Friday, September 26, 2008

Rupert fells the macrocarpa shading the fruit trees

A lot to clean up yet but the view is already very different with no macrocarpa there. More firewood too!

Monday, September 22, 2008

More photos of the working bee

The effort of city children to distribute blood and bone is certainly appreciated. The smell stays with you for ages and here is Genevieve braving the reality of blood and bone. Hamish was suitably horrified at the smell and the origin.
There is also a photo of Genevieve in front of the figs which are just coming into leaf.
You can also see the process of mulching the feijoas as we lay down cardboard to kill weeds.

Sunday, September 21, 2008

Working bee third day

Yes it was fun as well. The Stanley handcart proved both useful and a great toy. Useful for carting the grass clippings and mulch all the way back to the feijoas and fun for joy rides round and round the house. The two year old Lachie enjoyed it most of all. In this photo from left are Jim, Rachel, David, Susanna, Ruby and Genevieve. In trolley are Hamish 4 and Lachie 2 (not visible)

I never thought we would manage to get the feijoas mulched but today people were great. We had heaps of grass clippings and wood mulchings to take back there and we laid down some cardboard and newspaper to kill the weeds beforehand. When we had run out of mulch we got the rotting leaves under the trees on the west side out the back.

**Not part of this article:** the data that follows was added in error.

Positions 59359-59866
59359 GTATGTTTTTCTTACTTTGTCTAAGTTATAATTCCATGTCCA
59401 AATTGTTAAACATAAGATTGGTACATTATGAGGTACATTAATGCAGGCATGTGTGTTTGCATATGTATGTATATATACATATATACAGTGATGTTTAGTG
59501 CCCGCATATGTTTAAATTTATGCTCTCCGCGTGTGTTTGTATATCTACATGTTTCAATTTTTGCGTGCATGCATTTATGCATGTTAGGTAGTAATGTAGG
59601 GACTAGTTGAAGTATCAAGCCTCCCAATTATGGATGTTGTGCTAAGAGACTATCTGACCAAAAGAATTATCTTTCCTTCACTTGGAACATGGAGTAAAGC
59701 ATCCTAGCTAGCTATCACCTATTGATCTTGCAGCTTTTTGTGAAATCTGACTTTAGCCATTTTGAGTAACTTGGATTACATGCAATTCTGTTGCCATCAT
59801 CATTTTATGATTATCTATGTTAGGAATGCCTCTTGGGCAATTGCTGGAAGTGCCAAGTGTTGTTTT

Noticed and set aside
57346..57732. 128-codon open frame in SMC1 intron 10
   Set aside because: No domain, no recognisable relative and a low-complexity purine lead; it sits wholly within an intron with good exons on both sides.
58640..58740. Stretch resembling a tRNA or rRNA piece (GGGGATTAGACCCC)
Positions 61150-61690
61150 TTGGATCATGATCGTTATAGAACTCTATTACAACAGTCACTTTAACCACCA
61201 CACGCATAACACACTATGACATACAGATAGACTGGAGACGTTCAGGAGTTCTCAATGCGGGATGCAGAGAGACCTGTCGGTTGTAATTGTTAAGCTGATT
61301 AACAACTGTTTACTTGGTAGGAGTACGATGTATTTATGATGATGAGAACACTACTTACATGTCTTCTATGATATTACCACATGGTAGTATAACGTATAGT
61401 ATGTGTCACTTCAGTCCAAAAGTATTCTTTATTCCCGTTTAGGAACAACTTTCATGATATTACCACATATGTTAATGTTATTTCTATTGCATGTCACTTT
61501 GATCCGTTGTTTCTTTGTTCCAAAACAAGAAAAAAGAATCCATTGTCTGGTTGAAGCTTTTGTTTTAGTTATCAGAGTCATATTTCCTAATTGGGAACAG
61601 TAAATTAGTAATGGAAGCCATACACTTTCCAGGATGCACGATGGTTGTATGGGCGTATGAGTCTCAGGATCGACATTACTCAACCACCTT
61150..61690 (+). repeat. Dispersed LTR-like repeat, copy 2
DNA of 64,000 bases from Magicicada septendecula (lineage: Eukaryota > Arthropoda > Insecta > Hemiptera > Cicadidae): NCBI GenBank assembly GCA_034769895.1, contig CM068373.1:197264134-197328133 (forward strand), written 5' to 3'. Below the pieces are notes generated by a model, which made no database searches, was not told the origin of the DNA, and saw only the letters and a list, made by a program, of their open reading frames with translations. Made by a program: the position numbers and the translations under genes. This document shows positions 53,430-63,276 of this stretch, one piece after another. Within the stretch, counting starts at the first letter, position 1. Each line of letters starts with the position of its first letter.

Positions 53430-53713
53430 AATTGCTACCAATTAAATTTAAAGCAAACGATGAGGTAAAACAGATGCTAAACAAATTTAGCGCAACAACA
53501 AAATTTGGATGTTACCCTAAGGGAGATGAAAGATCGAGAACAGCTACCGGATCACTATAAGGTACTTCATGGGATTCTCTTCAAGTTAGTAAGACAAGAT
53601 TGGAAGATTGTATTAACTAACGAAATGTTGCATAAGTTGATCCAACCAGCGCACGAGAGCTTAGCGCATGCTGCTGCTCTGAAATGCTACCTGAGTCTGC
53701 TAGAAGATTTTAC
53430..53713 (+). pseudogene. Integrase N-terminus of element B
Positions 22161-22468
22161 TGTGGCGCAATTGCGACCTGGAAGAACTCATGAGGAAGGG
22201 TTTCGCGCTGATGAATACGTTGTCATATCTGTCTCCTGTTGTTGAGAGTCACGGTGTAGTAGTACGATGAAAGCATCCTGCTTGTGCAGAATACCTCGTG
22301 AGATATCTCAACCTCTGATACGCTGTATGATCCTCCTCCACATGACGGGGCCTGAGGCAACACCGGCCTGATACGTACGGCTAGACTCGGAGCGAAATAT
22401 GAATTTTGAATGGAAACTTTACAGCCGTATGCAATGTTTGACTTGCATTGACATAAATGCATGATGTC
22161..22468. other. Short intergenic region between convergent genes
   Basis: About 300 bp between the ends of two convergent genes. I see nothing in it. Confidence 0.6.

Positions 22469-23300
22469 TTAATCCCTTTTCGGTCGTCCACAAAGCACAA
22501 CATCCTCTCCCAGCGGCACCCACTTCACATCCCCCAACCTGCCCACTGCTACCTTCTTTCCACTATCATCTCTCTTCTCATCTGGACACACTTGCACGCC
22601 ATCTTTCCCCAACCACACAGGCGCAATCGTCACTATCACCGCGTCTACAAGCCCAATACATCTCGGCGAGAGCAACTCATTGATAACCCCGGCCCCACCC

And here is David shovelling grass clippings. We were so lucky because just as we ran out, the mowing service fellow arrived with more. And he fixed the line trimmer while he was here too.

Then we all got stuck in and cleaned up round the compost heaps and made two more lots of aerobic compost. Wonderful wonderful. And we mulched the persimmons with grass clippings and compost. And watered them.

My son David and his daughter Genevieve came from Christchurch and joined us. Rachel's partner Jim had just got home from Scotland.

Working bee second day

Wow it was a great idea of Fiona's to have a working bee to get the place tidied up. Yesterday Alistair and Malcolm bought some gravel and fixed up the drive. The best picture I have is of Rauaroha, aged 2 who came with her father.

Then in the afternoon Susanna arrived with a couple of kids and we got the line trimmer going so she could clean up. I taught Ruby aged 10 to thin carrots, transplanting the thinnings so we didn't waste them. She in turn taught her cousin Genevieve the next day and they managed a bit of chinwagging while doing it on the Sunday.

Working bee first day involves wallpapering the kitchen